If the chart above is any indication, it’s without question that social media has grown by leaps and bounds. Social media marketing, too, is now a reality for many. The virtual space is becoming a real viable way to market. With the rise of social media is the expectation that social media information should be in abundance — with all the takeaways. However, expecting freebies all the time is audacious.
Market saturation brings lots and lots of experts, many of whom think Twitter is a shiny new object and are ready to write books, charge $2000 for conferences where they promise TWITTER TIPS AND TRICKS THAT NOBODY HAS SEEN BEFORE (in caps!), or offer consulting immediately after getting 20k followers via using automated friend adder applications. After all, there are millions of other users — like grandma who doesn’t even own an iPad, let alone a computer — who can still harness its potential.
Social media marketing of four years ago, when nobody was around, was simply easier. That’s because, as touched upon earlier, the audience was more trusting; the people who were online were there because they wanted to be there. They weren’t there because they wanted to take something in the form of a sale. And to attract new audience members, the earlier strategists would share a lot more. In 2010, with eleventy billion new experts, the “experts” of the early days are no longer interested in giving away social media trade secrets, and you won’t find them shared openly online. Want them? You’ll need to work long and hard for them, but nobody is going to hand them to you on a silver platter any longer. The fruits of their labor stay well hidden away to avoid being abused by everyone who capitalizes on a new finding that someone else worked hard at discovering.
Expecting that those blogging on behalf of social media have a responsibility to give you freebies is, frankly, highly inconsiderate. There are enough freebies here and in other blogs and books. Bloggers already give a substantial amount of their time, so asking for more is just wrong. Bloggers in social media don’t owe anyone else anything, nor do any other bloggers who provide expertise, for that matter.
If you give your tricks away to everyone, they’ll quickly be beaten, abused, and exploited. In a few days, after newbie marketers jump like giddy schoolchildren to try out these grandiose tricks, they’ll become ineffective. That’s exactly why social media bloggers blog in generalities. Those of you rude enough to want to demand more: consider yourself lucky that you’re better than the content provided online. I’m still reading content every day — even the stuff I already know — to consistently grow. Why? Because we can never actually be experts. We can always be learning, and sometimes that requires us to read the same things phrased differently, to get content in the form of a refresher course, to remember that social media still has the human element at its core. The nuances related to how YOU can build your business further — with specific details related to a single campaign that has no relevancy to 95% of the others — are not going to be publicly shared, because that’s stuff that you need to figure out on your own. We all have to put food on our families‘ tables, so sometimes we might have to charge for deeper insights. Demanding more is selfish.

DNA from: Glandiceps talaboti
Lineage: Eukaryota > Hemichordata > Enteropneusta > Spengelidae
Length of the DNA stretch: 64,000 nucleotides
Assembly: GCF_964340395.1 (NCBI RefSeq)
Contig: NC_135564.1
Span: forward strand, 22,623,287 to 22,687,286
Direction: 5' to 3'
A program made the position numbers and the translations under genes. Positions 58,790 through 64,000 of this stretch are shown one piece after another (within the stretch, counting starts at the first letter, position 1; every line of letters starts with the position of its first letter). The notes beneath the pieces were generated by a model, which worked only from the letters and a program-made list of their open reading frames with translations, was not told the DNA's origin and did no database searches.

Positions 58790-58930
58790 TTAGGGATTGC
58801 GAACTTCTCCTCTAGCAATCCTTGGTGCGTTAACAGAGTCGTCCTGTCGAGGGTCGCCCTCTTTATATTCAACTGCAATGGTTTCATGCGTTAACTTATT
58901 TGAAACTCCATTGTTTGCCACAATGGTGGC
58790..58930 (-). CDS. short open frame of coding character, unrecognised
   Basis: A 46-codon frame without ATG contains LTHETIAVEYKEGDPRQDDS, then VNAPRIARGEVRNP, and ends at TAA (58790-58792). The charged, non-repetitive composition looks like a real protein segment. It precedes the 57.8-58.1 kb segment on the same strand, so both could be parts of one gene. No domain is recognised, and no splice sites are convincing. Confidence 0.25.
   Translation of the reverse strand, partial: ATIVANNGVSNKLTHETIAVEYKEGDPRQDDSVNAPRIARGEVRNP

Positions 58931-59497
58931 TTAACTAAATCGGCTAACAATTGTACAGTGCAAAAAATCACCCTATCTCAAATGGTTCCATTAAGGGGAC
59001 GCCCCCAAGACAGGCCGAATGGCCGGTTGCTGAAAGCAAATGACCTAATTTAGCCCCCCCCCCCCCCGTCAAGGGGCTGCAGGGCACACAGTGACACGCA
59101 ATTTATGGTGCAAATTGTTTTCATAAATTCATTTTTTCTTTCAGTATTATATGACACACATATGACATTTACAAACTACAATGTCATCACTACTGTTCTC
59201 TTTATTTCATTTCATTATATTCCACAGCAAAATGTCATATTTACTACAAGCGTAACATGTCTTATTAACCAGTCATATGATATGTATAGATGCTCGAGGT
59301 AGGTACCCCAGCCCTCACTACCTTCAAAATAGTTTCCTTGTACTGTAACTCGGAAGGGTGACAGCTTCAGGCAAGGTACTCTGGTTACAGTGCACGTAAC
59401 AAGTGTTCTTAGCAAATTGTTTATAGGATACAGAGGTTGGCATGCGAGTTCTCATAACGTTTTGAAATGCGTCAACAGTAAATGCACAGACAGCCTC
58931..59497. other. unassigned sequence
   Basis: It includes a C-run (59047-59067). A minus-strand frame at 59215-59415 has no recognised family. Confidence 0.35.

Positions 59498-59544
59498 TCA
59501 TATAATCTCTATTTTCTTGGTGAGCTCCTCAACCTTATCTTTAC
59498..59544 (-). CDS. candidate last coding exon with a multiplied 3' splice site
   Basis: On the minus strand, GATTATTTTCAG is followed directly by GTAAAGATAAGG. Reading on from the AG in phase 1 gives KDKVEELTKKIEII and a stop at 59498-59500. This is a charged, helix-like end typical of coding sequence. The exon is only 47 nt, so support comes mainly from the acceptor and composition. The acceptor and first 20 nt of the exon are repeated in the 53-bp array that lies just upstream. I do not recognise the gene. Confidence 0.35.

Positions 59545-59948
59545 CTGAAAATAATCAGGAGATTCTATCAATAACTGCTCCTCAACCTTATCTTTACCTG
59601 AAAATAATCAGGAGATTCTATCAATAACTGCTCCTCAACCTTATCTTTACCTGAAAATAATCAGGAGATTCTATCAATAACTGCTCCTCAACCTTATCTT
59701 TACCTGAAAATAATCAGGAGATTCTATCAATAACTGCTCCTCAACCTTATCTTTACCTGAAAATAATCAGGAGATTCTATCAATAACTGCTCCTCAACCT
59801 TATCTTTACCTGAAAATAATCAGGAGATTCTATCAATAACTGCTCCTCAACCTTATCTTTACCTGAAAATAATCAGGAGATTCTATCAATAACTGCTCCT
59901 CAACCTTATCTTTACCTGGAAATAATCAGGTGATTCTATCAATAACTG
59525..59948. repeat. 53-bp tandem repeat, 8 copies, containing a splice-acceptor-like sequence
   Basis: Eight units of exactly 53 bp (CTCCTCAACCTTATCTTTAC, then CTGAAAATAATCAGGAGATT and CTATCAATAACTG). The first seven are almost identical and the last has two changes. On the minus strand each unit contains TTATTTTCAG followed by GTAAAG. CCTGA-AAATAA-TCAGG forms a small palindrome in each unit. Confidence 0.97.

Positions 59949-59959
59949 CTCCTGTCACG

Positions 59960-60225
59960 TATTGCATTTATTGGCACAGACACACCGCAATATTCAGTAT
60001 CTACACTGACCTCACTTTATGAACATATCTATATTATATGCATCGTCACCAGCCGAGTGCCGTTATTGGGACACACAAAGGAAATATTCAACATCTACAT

In the absence of detailed direction and secrets provided by social media bloggers, people give up. Sorry, you can’t always lean on your “friends” to help you navigate your territory. You actually need to do the work yourself now. Surgeons don’t just pull up a website in the middle of the operating room when they’re in a rut. Sometimes “social media experts” just can’t do that either. There comes a time when all the information you get online is content you already know. At that point, you might start feeling Fed Up. If you’re still seeking the answers from others, then I’m really sorry. We found the answers by working hard. Maybe you should too.
You Can’t Please Everyone
Just like I have my own critics via comments on my last blog post, in social media, those who are trying to cater messaging to everyone will find out that they can’t. If you try to be everything to everyone, you’re failing.
The perfectionists aiming for 100% success rates in social media will not be able to last long in this space. When dealing with emotions, psychology, anthropology, sociology, among other disciplines, you’re bound to make “mistakes” as you attempt to understand demographics and communities and learn about who will be receptive to what. Sometimes, despite understanding everything you think you could master, the work you’ve done simply doesn’t cut it, and you’ll have to try again. If your efforts are being met frequently with failures, you might be inclined to give up — even if you’re that “expert” and have all the direction you need.
Sadly, consistent failure means that some are simply no longer willing to continue. They’re unwilling to adapt to their environments and instead find something else to work on, perhaps something a little more predictable.
And so, Social Media has an End
It was bound to happen, though. There’s always a tipping point. David Armano put it nicely: “The true believers will remain, while others flock to the next hot field.” He’s absolutely right. We’re starting to see that happen.
Photos by Shutterstock.